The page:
You want to look at the cultures specifically that produced some of history’s most horrific war crimes and study up on the mindsets which led them there. That is how this happens, and that is what you need to write dystopias: an understanding of human nature.

Look beyond The Hunger Games to Rome. Consider the Spartan children whipped in stadiums to provide entertainment for the masses in simulation of ancient Spartan training, and that is only one small anecdote to the greater horrors of the Arena. See the horror in an entire culture reduced to a themepark attraction.

Remember, all dystopia is political and it is all based as a reaction to the real world. The best dystopias are talking about events that have happened in a fictional context with the warning they might happen again. We may all get upset at Animal Farm but that is a breakdown of how Soviet Russia came to be and it will teach you how the political system took hold.

All animals are equal but some animals are more equal than others. – Animal Farm

Some people are more equal than others, some people are better than others, some people are more deserving than others. Be that their nation of origin, the color of their skin, their ethnic background, their accent, their education level, their economic background, or the part of a country they come from (much less the world). Dehumanization is all you need to justify great cruelty, and human beings do it to each other all the time.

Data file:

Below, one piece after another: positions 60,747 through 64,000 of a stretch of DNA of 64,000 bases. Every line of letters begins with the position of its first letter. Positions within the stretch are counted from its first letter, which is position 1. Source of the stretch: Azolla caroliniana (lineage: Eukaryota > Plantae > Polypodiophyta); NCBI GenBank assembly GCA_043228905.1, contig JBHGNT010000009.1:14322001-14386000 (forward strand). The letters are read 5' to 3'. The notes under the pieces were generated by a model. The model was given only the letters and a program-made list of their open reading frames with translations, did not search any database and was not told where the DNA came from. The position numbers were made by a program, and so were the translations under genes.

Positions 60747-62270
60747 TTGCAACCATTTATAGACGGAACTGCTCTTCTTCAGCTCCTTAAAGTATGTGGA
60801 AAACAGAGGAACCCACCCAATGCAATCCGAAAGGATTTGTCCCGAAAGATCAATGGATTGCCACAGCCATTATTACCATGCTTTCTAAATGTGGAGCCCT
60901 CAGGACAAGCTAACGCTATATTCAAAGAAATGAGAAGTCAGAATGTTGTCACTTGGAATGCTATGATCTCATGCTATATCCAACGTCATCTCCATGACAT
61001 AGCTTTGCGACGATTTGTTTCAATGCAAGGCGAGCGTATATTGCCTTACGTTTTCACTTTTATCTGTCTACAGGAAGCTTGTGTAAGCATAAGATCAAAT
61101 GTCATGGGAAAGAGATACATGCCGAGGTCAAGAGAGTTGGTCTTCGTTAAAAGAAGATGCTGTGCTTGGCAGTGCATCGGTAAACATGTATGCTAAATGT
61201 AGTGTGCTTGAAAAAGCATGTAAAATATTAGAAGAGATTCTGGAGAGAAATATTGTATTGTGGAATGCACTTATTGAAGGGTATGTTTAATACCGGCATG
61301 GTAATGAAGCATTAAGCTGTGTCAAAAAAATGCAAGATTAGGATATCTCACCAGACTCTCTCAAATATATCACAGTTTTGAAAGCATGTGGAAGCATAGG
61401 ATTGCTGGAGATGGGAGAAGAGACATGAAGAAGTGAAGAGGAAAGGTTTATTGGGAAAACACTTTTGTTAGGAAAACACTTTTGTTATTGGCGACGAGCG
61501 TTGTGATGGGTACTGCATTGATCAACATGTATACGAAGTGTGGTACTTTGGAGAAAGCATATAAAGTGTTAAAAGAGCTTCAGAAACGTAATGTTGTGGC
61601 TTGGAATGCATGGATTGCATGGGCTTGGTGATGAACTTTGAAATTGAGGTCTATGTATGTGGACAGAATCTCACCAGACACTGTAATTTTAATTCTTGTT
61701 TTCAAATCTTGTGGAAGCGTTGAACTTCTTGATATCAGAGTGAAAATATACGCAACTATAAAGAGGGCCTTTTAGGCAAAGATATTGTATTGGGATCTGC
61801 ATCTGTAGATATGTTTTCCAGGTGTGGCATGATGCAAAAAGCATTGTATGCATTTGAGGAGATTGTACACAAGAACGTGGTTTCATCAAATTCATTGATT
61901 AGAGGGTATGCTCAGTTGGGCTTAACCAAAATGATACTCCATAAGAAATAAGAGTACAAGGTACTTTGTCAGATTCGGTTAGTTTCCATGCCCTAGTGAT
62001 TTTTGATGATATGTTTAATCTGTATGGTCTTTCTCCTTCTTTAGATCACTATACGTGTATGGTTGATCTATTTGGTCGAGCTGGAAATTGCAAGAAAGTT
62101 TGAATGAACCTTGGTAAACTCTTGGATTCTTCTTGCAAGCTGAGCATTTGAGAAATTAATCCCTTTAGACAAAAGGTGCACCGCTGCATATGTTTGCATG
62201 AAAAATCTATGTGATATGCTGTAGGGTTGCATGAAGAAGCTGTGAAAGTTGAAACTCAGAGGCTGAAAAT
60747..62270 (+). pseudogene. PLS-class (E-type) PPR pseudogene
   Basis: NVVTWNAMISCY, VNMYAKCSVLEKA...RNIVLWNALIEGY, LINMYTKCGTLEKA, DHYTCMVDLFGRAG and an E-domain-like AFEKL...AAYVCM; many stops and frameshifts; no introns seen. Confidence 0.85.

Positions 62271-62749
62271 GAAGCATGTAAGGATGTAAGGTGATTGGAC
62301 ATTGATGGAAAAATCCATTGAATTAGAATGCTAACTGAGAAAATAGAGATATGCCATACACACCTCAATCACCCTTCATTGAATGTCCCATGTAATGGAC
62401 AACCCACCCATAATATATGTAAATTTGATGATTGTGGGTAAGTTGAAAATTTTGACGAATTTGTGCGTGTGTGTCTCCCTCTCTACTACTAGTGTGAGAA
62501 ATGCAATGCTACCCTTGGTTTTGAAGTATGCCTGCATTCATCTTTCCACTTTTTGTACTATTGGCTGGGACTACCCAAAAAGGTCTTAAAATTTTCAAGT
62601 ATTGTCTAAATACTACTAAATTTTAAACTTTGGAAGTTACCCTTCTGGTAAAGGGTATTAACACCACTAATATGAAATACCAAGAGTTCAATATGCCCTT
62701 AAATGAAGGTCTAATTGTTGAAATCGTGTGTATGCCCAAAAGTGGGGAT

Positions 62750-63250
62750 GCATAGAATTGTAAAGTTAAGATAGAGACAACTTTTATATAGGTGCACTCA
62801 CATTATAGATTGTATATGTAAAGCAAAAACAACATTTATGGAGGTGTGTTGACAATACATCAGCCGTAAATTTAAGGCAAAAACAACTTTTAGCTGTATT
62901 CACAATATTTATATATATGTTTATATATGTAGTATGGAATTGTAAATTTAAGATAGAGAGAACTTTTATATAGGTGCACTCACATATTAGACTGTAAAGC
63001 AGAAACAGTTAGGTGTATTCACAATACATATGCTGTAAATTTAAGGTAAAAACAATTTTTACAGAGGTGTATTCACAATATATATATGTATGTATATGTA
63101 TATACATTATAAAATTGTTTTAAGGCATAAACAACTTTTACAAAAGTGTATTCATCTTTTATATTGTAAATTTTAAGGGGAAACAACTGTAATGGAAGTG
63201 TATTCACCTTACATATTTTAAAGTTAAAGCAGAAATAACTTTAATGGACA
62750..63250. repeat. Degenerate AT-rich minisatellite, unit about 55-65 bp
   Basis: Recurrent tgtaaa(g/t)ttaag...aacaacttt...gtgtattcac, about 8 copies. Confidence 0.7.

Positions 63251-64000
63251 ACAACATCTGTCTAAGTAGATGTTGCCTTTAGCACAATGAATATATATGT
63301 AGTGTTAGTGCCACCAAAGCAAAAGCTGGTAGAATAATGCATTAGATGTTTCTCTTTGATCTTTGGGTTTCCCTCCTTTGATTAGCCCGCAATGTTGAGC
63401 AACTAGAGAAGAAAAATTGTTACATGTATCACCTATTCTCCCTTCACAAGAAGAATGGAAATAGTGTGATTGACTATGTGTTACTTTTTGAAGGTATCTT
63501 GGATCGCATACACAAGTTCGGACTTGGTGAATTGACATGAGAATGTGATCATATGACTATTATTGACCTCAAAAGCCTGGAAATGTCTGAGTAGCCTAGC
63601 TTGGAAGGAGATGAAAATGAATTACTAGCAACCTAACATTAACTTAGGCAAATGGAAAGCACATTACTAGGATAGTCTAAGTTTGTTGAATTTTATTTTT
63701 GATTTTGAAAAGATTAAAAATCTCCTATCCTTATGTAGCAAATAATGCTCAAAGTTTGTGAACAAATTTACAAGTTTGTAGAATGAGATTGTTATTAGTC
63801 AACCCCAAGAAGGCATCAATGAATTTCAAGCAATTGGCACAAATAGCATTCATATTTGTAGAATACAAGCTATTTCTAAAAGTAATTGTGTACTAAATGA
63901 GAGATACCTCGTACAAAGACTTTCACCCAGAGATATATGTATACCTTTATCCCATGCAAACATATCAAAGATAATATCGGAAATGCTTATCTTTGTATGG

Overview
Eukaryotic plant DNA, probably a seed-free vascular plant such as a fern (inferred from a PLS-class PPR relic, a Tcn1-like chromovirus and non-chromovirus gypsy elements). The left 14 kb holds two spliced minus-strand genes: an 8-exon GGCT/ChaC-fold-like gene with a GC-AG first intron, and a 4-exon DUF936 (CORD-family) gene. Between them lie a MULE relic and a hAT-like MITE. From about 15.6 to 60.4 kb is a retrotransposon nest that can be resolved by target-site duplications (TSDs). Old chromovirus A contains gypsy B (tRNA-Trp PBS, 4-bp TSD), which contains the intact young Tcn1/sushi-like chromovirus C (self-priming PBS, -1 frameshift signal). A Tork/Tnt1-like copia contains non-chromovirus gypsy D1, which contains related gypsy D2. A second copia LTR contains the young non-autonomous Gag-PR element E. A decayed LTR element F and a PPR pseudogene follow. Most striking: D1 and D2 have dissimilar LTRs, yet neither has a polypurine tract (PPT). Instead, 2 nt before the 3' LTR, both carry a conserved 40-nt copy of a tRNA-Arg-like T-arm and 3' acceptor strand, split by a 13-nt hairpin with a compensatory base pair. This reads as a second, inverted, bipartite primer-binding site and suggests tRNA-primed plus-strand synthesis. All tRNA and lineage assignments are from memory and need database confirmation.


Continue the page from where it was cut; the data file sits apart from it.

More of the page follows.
After all, take any military shooter from the genre and do a hard contrast to Spec Ops: the Line. Take your experiences and what you feel while playing a military shooter, then imagine feeling those same emotions while killing real people.

You will. They’re not people to you anymore. After all, when was the last time you thought of the Stormtroopers from Star Wars IV: A New Hope as human beings?

When American soldiers called the members of the VietCong Charlies, what they were doing was taking letters of the alphabet VictorCharlie and translating their targets into anonymous individuals. They are no longer people. They’re all Charlies.

This is the key to understanding the horrors of warfare. Once you figure out how to write your characters from the perspective where they don’t see the people they kill as people, you’re off to the races. The only place you’re off is the idea they need to be trained to not care or turn it into a game.

Give them training.

They’ll make games out of killing their enemies all on their own.